In this chapter, I will explain how to create openssl.conf file with the way that Windows can process it.
Parts to be changed in the default openssl.conf:
For creating a default openssl.conf, Jamie's amazing article would be a good start point.
There are many differences between original Windows certificates and those created with using OpenSSL on Linux:
Difference 1 → Issuer:
Issuer is one of the most important field in the certificates. This must be interpreted correctly in order to make Windows accept our handcrafted certificate.
Difference between certificate created with default openssl.conf and original Windows certificate:
Solution for Difference 1:
In this part, we define the section for the req command.
We can edit default_bits, default_md parts. But most importantly, we can change how to form the DN with editing the req_distinguished_name section.
Default [ req ] part would be similar to:
[ req ] default_bits = 2048 distinguished_name = req_distinguished_name string_mask = utf8only default_md = sha256 x509_extensions = v3_ca
Corresponding default [ req_distinguished_name ] :
[ req_distinguished_name ] # See <https://en.wikipedia.org/wiki/Certificate_signing_request>. countryName = Country Name (2 letter code) stateOrProvinceName = State or Province Name localityName = Locality Name 0.organizationName = Organization Name organizationalUnitName = Organizational Unit Name commonName = Common Name emailAddress = Email Address
As you can see, there are lots of fields like countryName, stateOrProvinceName, localityName...
This is why we see lots of information in the 'Issuer' field of the certificates created with OpenSSL.
Edited [ req_distinguished_name ] should be similar to:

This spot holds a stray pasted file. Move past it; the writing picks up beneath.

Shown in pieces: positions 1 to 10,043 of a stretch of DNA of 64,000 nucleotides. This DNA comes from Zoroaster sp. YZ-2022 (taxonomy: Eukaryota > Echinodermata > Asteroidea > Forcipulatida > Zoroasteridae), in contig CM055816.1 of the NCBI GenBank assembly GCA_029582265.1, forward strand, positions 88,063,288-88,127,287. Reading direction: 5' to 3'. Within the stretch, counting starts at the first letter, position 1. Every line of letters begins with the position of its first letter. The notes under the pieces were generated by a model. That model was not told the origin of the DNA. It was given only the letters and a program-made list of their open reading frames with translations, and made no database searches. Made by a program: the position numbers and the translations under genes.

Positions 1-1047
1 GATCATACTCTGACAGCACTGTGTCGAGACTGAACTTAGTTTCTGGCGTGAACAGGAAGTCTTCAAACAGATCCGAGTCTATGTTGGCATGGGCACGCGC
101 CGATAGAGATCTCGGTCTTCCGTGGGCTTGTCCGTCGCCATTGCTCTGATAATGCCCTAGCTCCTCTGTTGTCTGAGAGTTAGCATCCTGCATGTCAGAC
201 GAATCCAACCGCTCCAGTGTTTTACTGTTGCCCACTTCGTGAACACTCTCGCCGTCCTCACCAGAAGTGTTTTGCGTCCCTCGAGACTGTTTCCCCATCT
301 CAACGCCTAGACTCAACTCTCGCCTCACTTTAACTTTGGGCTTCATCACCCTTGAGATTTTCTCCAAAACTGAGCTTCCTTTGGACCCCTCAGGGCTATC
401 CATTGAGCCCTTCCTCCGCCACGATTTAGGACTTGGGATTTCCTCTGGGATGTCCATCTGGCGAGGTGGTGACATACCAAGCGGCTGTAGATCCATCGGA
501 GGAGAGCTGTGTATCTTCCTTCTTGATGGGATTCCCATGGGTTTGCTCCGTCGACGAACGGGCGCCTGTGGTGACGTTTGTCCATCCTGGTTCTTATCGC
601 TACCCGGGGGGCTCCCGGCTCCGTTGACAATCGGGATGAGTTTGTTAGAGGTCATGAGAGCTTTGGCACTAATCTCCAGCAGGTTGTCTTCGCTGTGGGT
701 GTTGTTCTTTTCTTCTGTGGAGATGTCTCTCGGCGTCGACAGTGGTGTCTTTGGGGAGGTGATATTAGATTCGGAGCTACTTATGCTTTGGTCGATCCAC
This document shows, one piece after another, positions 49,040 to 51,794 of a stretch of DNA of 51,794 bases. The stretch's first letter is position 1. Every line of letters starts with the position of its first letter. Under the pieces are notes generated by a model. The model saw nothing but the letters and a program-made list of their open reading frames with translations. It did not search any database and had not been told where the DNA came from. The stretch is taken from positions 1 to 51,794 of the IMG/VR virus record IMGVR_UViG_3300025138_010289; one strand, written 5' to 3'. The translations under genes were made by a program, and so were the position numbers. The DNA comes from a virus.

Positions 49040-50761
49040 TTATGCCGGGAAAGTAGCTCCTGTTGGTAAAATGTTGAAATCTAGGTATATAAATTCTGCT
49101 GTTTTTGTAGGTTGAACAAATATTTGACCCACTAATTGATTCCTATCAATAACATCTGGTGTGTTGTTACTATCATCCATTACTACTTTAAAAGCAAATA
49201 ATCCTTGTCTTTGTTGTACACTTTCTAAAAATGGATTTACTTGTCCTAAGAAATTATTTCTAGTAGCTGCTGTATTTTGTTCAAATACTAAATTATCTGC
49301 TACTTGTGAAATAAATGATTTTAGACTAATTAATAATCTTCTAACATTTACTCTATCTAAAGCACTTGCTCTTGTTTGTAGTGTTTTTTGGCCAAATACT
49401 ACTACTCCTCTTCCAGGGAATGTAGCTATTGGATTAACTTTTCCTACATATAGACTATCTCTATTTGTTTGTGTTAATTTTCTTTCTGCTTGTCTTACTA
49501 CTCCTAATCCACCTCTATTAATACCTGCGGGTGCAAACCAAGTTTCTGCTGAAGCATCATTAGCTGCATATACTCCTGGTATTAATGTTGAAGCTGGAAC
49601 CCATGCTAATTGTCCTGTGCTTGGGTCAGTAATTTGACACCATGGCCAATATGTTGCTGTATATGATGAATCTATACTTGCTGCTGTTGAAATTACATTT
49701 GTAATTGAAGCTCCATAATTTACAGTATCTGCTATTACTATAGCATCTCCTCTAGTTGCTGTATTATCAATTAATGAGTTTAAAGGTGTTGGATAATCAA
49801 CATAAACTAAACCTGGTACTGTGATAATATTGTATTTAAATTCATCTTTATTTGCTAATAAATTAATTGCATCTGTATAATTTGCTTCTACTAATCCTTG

[ req_distinguished_name ] 1.DC = com 0.DC = company DC = subdomain commonName = Common Name
And user should type in that order:
As a result, we successfully created a valid issuer:
Difference 2 → Missing Fields:
Two fields, "Certificate Template Name" and "CA Version", are not available on the certificate that created with OpenSSL on Linux.
It is hard to know about which fields are precisely checked when tricking Windows to accept your handcrafted OpenSSL certificate, but I think it is a good practice to make your certificate look exactly like the original one.
Solution for Difference 2:
Firstly, define OID's at the top of our openssl.conf file:
oid_section = OIDs [ OIDs ] certificateTemplateName = 18.104.22.168.4.1.311.20.2 caVersion = 22.214.171.124.4.1.311.21.1
We can skip the definition of the OID's and use the OID directly, of course. But defining them first and using them as variables would be a good practice.
Secondly, create a new requirement in [ reg ], let's say v3_req :
[ req ] default_bits = 2048 distinguished_name = req_distinguished_name string_mask = default default_md = sha256 x509_extensions = v3_ca req_extensions = v3_req
Lastly, define [ v3_req ] :
[ v3_req ] subjectKeyIdentifier = hash basicConstraints = critical, CA:true keyUsage = digitalSignature, cRLSign, keyCertSign certificateTemplateName = ASN1:PRINTABLESTRING:CA caVersion = ASN1:INTEGER:0
After that, you should create your certificate with the following parameter:
As a result, we successfully created our certificate fields:
We have successfully created our openssl.conf!
You can view the whole openssl.conf file from: GitHub Gist
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